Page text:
AARP holds a job fair for the 'un-retired'

Senior worker filling out forms

TEXT OF STORY

Bob Moon: Can you believe close to a third of Americans in their late '60s are still working? And the government says the number of 55-and-up workers will soon rise at more than five times the rate of the overall work force. The AARP's annual convention in Washington this week reflects that trend with a job fair for those who won't -- or can't -- stop working. Here's Marketplace's Nancy Marshall Genzer.


Nancy Marshall Genzer: Penny McCrimmon is all decked out in a mustard yellow suit. She's a former Maryland state worker in her mid 50s. But she's back in the job market.

Penny McCrimmon: The economy is in the dumps. I'm a real estate investor so my income is in the garbage.

McCrimmon always thought, at this age, she'd be living the good life in some warm place. Not lining up at Home Depot and Staples booths at a job fair. But she and other seniors need to cope with the tough economy. And as the supply of young workers for service jobs dries up, companies figure aging boomers might help.

At the CVS booth, Ernie Dupont hands out pill cases on key chains. He says in the last dozen years, the company's worked hard to triple the percentage of CVS workers over 50.

Ernie Dupont: You know, one of the things that's been very successful for us is our snowbird program, whereby we have people that work maybe in the northeast during certain times of the year, and then travel down to the south.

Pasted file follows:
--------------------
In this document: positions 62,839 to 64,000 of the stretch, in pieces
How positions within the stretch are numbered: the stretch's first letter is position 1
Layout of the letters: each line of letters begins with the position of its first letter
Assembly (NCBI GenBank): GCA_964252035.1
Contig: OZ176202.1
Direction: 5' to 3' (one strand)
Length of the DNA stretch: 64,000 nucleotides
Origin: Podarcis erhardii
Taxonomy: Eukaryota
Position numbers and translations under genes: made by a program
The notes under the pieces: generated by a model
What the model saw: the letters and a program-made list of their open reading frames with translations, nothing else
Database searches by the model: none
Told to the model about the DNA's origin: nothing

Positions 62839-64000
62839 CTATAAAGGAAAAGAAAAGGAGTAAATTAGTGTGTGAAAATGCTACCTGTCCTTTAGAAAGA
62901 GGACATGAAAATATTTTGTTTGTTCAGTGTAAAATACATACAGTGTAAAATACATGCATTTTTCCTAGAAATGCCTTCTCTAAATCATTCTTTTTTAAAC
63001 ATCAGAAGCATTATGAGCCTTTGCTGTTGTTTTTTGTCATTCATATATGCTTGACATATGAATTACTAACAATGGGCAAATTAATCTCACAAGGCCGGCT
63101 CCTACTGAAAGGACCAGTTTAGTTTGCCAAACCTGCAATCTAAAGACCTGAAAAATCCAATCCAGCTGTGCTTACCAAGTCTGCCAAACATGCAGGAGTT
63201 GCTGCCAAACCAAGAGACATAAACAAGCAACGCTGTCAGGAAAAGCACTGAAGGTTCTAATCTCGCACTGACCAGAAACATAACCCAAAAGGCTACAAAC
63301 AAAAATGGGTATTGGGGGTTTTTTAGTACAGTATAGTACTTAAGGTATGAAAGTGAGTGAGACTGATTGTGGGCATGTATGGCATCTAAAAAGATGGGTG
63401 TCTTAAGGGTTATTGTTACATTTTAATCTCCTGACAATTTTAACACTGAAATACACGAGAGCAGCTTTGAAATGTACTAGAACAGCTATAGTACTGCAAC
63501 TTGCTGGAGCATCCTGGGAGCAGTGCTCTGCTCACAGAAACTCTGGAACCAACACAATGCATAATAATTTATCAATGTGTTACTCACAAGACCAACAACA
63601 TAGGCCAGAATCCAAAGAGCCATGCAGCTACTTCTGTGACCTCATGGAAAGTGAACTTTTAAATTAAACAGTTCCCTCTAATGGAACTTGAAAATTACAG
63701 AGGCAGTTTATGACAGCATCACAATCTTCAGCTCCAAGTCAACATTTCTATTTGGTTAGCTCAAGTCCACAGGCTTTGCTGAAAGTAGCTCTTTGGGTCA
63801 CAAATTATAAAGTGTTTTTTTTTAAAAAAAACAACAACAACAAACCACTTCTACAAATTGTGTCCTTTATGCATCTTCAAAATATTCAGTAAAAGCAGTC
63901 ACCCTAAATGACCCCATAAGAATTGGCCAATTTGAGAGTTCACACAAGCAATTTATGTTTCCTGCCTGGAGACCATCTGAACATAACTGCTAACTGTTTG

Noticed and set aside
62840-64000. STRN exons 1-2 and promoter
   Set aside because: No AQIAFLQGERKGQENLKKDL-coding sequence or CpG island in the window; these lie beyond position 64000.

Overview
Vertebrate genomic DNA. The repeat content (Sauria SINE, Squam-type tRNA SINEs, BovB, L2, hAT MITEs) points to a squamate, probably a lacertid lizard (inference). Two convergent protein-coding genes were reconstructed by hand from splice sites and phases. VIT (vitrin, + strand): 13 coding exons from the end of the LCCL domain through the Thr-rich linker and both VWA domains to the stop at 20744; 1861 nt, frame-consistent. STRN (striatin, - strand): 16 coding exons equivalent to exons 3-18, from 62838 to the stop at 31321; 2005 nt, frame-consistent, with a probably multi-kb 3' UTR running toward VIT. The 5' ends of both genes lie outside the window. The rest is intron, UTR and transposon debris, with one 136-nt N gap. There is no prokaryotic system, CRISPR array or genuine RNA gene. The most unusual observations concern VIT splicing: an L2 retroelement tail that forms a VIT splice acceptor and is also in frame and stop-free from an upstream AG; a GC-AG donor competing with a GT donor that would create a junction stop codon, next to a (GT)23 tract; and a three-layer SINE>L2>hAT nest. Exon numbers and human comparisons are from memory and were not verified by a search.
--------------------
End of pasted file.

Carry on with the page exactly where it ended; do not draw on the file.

The next aisle over, retirementjobs.com offers an internet cafe for job seekers.

Bob Skladany: I'm Bob the job guy -- yeah, that's exactly right.

Bob Skladany runs the booth. He's helping seniors looking to replicate the jobs they once held. Most are having no luck. They're applying for high-paid jobs at companies that don't need to offer snow bird programs. That makes Skladany's advice all the more important. Like if you're being interviewed by someone half your age ...

Skladany: Obviously, don't make any comments like, "Well, you could be younger than my son."

Skladany says, if you're asked your age, answer the question straight up and move on. He's become a beloved figure online.

Skladany: Well, I've received nine marriage proposals. It's true. Nine.

But then Skladany gets serious. He starts talking about depressed seniors. People like former state worker Penny McCrimmon who's heading to yet another recruiter's booth. She's been looking for a good paying job for four years with no luck.

In Washington, I'm Nancy Marshall Genzer for Marketplace.

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